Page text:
CBP Plans Ready Lane Swap at Ysleta Crossing
EL PASO, Texas -- U.S. Customs and Border Protection El Paso port of entry will change the designation of Ready Lanes at the Ysleta port of entry next month. CBP managers are sharing the news now so the public will be aware when the change occurs.
“We have studied the traffic flow and it appears that the current configuration causes back-ups and reduces the many benefits Ready Lanes deliver at other locations,” said Beverly Good, CBP El Paso Port Director. “This change will prevent back-ups and reduce Ready Lane wait times.”
Under the current configuration, general (non-Ready) lanes are designated on the western portion of the crossing (left side when entering) while Ready Lanes are designated on the east side of the crossing next to the two SENTRI lanes (right side). This configuration causes congestions right before the lanes split.
To address the traffic congestion issues Ysleta will swap locations of the Ready Lanes and general lanes. Switching their locations will allow Ready Lane traffic to flow freely into the left side of the port without being impacted by general lane back-ups. The segregated SENTRI Lanes would remain and not be impacted.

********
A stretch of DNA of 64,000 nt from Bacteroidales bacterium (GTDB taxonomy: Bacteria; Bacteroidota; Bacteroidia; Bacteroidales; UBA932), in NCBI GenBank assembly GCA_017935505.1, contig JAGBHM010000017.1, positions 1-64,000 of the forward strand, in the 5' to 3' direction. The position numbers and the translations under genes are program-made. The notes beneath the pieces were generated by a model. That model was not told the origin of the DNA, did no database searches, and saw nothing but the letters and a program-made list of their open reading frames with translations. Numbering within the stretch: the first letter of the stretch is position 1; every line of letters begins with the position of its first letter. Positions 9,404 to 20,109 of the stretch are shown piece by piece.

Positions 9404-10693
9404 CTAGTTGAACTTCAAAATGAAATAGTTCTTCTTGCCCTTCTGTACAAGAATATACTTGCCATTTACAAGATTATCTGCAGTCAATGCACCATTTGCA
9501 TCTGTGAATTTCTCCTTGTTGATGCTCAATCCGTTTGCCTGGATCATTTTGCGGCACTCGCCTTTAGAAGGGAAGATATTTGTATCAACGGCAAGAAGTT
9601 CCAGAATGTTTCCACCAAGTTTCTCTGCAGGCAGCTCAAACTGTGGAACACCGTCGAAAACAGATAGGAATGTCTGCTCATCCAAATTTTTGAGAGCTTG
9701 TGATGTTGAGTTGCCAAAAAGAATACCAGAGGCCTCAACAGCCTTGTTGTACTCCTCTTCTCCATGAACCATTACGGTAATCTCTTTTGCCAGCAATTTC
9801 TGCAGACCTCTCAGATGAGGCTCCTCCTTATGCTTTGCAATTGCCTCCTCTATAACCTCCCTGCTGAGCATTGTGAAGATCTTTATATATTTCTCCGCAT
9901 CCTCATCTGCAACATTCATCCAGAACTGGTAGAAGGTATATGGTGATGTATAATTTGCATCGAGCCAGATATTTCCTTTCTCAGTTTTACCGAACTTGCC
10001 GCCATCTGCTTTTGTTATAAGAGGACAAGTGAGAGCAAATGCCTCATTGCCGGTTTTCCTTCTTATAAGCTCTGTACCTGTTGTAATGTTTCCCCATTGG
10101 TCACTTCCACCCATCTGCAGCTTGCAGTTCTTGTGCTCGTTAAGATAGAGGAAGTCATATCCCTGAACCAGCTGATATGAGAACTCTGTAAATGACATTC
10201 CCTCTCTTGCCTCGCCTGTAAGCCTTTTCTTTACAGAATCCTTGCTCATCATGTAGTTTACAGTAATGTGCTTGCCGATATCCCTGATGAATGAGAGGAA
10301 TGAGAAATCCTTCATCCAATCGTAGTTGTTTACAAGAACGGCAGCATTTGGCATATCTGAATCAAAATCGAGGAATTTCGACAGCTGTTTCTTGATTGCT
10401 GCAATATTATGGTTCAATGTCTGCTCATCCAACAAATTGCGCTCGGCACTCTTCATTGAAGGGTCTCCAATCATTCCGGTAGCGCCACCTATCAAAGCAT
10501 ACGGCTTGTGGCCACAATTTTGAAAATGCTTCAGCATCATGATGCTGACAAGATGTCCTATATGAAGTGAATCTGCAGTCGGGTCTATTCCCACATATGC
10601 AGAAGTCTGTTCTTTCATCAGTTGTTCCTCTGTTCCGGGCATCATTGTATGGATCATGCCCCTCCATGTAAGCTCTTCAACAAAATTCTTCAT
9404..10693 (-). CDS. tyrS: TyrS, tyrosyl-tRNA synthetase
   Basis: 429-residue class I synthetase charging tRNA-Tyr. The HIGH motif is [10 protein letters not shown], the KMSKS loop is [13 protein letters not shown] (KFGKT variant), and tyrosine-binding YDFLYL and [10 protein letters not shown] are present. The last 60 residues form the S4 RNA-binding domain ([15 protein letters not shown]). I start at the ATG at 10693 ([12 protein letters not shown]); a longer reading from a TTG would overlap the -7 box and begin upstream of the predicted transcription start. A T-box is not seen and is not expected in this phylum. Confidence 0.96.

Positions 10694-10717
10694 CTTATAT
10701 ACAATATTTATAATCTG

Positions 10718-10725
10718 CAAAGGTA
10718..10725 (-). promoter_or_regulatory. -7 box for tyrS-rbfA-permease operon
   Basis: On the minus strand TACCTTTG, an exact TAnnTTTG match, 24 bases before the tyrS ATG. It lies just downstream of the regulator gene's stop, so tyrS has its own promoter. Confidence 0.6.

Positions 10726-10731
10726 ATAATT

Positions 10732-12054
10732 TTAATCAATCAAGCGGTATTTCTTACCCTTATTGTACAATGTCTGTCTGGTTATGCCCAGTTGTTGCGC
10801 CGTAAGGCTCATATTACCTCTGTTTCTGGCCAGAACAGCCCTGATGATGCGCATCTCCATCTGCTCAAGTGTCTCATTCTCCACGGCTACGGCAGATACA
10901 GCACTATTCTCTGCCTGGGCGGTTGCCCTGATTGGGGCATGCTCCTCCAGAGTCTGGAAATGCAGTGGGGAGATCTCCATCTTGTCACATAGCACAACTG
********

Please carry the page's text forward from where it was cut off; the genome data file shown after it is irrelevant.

“We can easily change the LED signage which advise drivers what type of traffic each lane processes,” said Good. “Changing the behavior is the challenge however we expect most border crossers to quickly realize that a change has been made.”
Travelers who use the Ready Lane will have the benefit of a shorter wait time versus using the general lanes of vehicle traffic because of the RFID technology. While the wait time will not be as short as the lanes for pre-approved, low-risk SENTRI travelers, those using the Ready Lanes can generally expect to see wait times that are significantly shorter compared to using the general traffic lanes.
In FY 2016, Ready Lane waits averaged five percent shorter than waits in the general lanes. While Ready Lanes provide a wait time benefit to travelers, they also assist CBP. Because
Ready Lanes are more efficient than general lanes, they process more vehicles (about 23 more) per hour than general lanes.
Since the implementation of the Western Hemisphere Travel Initiative, June 1, 2009, U.S. and Canadian citizens entering the United States by land or sea from Mexico, Canada and the Caribbean, are required to present a valid, WHTI-compliant document. Using a WHTI-compliant document that is an RFID-enabled travel card allows for more efficient processing of travelers at the border, since RFID technology allows CBP officers to receive information about travelers faster.
U.S. Customs and Border Protection is the unified border agency within the Department of Homeland Security charged with the management, control and protection of our nation's borders at and between the official ports of entry. CBP is charged with keeping terrorists and terrorist weapons out of the country while enforcing hundreds of U.S. laws.